The children who died fell not to the vector mosquitoes that carry Japanese Encephalitis from body to body. For then, how was it—considering that mosquitoes cannot discriminate on the basis of caste—that almost all the dead children were adivasis or Dalits, and 63 percent were girls? If a public health system in tatters reduces the survival chances of some section of the population so drastically compared to others, the buck stops somewhere far away from the killing fields of Malkangiri—where public health policies are made and from where they are implemented.
The understaffed government hospital at the district headquarters was the only one with the minimum equipment needed to fight JE. They could not send the patients pouring in to cities like Cuttack or Berhampur, so they kept dumping them in the ICU; from there the children came out dead, one after the other. The already malnourished tiny bodies kept falling to the dangerous viral disease. An epidemic broke out. Numbers kept swelling, a month passed.
Was the state caught off guard? Was one month too short a period to respond to such a widespread outbreak of a dangerous disease? Children have died en masse in Malkangiri before—and from JE. A fact-finding team of the Right to Food Campaign points out that 36 children were recorded dead due to JE in 2012 and 24 in 2014, in Malkangiri alone. Yet the public health system was caught unawares by another round of the same epidemic.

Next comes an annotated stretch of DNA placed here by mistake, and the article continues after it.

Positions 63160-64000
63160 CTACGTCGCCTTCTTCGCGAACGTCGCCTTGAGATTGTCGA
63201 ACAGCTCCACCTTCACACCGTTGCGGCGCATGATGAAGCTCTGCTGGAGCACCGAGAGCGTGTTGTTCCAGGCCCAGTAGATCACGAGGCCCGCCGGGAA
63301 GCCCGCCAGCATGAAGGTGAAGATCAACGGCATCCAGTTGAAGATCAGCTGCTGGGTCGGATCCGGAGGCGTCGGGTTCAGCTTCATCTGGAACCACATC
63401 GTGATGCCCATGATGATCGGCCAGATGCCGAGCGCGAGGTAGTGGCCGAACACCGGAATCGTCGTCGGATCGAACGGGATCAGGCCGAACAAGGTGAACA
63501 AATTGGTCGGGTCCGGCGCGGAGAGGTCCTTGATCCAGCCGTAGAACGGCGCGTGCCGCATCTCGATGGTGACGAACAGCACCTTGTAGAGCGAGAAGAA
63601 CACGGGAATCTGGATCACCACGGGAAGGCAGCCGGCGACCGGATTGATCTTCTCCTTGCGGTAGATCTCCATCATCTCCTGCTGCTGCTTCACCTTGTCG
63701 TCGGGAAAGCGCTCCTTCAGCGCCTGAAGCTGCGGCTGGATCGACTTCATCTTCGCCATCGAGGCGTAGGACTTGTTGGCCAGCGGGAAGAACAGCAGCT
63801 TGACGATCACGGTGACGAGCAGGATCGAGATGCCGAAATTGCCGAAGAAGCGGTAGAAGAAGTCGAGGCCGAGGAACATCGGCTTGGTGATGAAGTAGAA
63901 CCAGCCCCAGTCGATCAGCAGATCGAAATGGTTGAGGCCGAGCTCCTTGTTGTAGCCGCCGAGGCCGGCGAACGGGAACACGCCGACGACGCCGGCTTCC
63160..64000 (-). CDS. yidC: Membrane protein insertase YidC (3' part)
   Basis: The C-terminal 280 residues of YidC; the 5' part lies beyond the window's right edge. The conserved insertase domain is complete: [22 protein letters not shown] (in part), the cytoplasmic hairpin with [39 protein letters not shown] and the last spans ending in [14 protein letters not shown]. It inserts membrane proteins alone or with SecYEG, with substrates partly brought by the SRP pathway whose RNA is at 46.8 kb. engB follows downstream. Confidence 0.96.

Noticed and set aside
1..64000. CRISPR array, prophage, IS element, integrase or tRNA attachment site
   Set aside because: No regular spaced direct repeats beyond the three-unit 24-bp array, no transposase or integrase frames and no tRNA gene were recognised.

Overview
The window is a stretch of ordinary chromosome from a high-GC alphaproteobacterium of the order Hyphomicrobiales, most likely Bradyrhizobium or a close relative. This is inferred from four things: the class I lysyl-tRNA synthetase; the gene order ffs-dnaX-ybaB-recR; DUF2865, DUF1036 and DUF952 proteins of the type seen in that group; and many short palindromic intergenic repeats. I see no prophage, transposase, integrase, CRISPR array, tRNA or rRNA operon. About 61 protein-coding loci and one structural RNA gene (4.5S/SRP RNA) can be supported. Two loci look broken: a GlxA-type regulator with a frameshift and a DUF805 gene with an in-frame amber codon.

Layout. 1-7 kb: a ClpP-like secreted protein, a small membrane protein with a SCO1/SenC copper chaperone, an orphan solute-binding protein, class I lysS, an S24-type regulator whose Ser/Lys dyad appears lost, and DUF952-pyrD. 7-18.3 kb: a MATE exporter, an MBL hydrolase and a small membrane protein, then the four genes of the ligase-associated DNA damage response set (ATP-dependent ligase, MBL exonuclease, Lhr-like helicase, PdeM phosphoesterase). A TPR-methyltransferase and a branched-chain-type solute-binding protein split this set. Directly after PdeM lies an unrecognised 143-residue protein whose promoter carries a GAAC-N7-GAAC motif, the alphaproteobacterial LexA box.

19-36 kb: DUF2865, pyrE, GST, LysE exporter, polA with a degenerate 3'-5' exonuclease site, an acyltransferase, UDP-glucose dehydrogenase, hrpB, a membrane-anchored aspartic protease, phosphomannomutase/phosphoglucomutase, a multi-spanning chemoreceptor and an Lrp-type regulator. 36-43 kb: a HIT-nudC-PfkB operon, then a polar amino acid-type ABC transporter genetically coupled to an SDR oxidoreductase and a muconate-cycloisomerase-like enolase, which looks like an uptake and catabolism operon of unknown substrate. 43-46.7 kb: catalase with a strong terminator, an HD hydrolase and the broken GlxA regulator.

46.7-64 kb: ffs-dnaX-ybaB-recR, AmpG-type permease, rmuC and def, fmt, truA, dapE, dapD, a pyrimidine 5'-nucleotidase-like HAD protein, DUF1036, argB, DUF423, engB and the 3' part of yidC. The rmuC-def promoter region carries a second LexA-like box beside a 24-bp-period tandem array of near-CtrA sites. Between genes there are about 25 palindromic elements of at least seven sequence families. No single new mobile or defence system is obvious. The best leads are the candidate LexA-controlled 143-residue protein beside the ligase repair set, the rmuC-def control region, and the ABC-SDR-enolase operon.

To give the devil it’s due, the administration were busy, preparing enthusiastically for the Make in Odisha conclave, held from November 30 to December 2. Of course, it takes preparation, time and allocation of money and responsibilities. Who has the time to build emergency public health facilities, even when a threat of epidemic is looming large? Which state or central government has the capacity to spend an estimated whopping Rs 10 crore to take preventive measures for a deadly disease such as JE? The three-day Make in Odisha Conclave, thronged by investors from all over the world drawn by the investment possibilities in Orissa, had a proposed budget of Rs 20 crore, by the way.
The Orissa government has always denied the chronic JE outbreak. This time too, an expert team proclaimed that the deaths were not due to JE, but because of encephalopathy caused by the consumption of toxic “bana chakunda”. They came to this conclusion when they found the toxin in urine samples of five of the 120-300 dead children. Whether these same children, who died of the JE symptoms, tested positive or negative for JE virus too, was not ascertained. The kids are dead and buried, so there is no way one can cross-check, but this denial mocks at the dead children and tries to put the blame on the “uncivilised tribals” and their “erratic” food habits. It suggests that suddenly the bana chakunda seeds turned poisonous and the children, including toddlers and infants, enamoured by some pied piper started stuffing themselves with these toxic seeds, for over a month. Not even the hundreds of children dropping dead all around could stop them.